3rd grade history Economics

Question Answer
What are the three types of economic resources? human, natural, and capital
Human resources are the people who do the work
Natural resources are materials that come from nature and are used in certain jobs
Main types of natural resources trees, water, air, soil, rocks, plants, animals, metals, minerals, sunlight
Capital resources are buildings, equipment, tools, and vehicles used to do jobs
What are the 4 basic needs of survival? food, water, clothing, shelter
What is economic choice? to make a decision between two possibilities
Why do we have to make economic choices? There is not enough money to buy everything we want and need
What is opportunity cost? Our second favorite thing that we give up to buy or do our very favorite thing
What are goods? Things people grow or make to sell and things that people buy and use
Some examples of goods farmer grows vegetables, fruit, and raise animals to sell
What are services? activities that people do to make money and satisfy the wants and needs of others
Some examples of services hair cutting, teacher, plumbing, bus driving, doctor, nurse, dentist
What is economic specialization? focusing on one job or service that you are specially trained to do
What is economic interdependence? When one specialist needs a different kind of specialist.
Examples of economic interdependence: A teacher needs a mechanic to fix her car. The mechanic needs the teacher to teach his children.

A plumber gets cut and needs a doctor. The doctor has leaky pipes and needs the plumber.

What is an economic consumer? a person who buys goods or pays for services
What is an economic producer? a person who makes goods or does services to make money
What is scarcity? Not being able to meet all wants and needs at the same time.
Examples of scarcity: A store is out of Xbox consoles and more people want to buy one.

A child is sick and the doctor has no more appointments available.

What are some specializations for the state of Virginia? ship building, coal, ham, peanuts

unit 4 Terms and definitions

Question Answer
adjunct anaesthetics drugs used in combination with anaesthetic drugs to control the ADE of help maintain the anaesthetic state in the patient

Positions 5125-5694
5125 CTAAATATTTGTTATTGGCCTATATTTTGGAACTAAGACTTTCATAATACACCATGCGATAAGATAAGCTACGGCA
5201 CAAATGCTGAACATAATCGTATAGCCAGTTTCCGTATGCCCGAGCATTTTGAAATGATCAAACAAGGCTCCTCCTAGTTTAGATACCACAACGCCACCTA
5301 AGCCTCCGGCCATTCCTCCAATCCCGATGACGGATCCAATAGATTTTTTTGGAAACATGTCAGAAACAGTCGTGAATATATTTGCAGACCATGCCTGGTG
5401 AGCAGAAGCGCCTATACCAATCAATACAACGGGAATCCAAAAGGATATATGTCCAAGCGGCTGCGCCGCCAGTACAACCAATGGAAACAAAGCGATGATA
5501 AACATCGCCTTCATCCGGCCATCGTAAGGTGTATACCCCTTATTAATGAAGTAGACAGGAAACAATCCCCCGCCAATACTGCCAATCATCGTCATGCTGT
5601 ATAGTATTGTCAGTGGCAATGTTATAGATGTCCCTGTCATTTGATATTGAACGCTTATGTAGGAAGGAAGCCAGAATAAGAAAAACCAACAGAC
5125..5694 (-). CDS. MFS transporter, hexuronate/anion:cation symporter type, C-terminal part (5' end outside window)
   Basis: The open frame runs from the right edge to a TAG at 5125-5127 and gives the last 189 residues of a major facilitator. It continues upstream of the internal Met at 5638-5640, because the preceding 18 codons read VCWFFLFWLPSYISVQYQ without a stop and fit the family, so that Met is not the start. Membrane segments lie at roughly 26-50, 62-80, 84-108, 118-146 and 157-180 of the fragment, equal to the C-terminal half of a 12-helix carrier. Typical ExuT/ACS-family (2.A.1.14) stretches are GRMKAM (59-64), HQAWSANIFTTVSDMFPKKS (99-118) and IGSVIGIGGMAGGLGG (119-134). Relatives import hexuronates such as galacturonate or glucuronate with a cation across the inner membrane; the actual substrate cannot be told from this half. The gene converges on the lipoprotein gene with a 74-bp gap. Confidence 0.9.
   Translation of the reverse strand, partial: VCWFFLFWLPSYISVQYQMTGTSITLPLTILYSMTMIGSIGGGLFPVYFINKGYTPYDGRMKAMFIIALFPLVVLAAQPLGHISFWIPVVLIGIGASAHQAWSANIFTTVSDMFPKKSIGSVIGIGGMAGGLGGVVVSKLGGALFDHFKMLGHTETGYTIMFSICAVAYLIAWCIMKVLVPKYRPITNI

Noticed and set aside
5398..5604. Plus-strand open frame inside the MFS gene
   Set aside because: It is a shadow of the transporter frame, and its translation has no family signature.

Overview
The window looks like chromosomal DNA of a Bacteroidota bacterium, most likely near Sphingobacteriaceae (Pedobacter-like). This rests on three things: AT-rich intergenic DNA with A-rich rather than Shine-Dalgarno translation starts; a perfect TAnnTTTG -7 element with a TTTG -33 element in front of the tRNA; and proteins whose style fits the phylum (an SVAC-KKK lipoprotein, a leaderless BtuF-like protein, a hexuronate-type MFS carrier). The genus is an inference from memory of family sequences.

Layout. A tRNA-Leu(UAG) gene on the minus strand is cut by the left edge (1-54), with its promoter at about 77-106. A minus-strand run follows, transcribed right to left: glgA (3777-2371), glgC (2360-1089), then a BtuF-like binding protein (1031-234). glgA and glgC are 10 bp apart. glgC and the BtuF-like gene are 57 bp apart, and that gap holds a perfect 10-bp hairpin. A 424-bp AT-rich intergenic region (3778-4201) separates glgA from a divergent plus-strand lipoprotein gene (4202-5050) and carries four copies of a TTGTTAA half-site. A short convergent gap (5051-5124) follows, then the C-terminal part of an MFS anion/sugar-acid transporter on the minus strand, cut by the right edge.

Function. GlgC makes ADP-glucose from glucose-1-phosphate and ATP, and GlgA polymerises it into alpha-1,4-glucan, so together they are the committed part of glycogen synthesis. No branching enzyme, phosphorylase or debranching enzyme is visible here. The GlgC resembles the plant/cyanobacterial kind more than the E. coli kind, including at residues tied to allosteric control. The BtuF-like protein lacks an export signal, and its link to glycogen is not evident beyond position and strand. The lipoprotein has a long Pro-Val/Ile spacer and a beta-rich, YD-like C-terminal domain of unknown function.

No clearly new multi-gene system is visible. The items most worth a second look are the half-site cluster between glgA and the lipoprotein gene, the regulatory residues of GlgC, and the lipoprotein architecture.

anaesthesia the loss of the ability to feel pain resulting from the administration of an anaesthetic drug
anaesthetics drugs that depress the CNS or peripheral nerves to produce decreased sensation, loss of sensation, or muscle relaxation
balanced anaesthesia the practice of using combinations of different classes of drugs rather than a single drug to produce anaesthesia
general anaesthesia a drug induced state in which CNS nerve impulses are altered to reduce pain and other sensations throughout the entire body.
local anaesthesia state in which peripheral or spinal nerve impulses are altered to reduce or eliminate pain and other sensations in tissues innervated by these nerves
malignant hyperthermia genetically linked major ADE to general anaesthesia characterized by a rapid rise in body temp as well as tachycardia, tachypnea, and sweating
overton-meyer theory a theory that describes the relationship between lipid solubility of anaesthetic drugs and their potency
procedural sedation milder form of general anaesthesia that causes partial or complete loss of consciousness but does not reduce normal respiratory drive
spinal anaesthesia local anaesthesia induced by injection of an anaesthetic drug near the spinal cord to anaesthetize nerves that are distal to the site of injection
spinal or intraspinal anaesthesia drugs are injected into the area near the spinal cord within the vertebral column. two injection techniques:intrathecal and epidural
central – intrathecal anaesthesia drugs injected into the subarachnoid space. used for patients undergoing major abdominal or orthopaedic surgery, c-section
central – epidural anaesthesia drugs are injected via a small catheter into the epidural space without puncturing the dura. used for birth and major abdominal or pelvic pain after s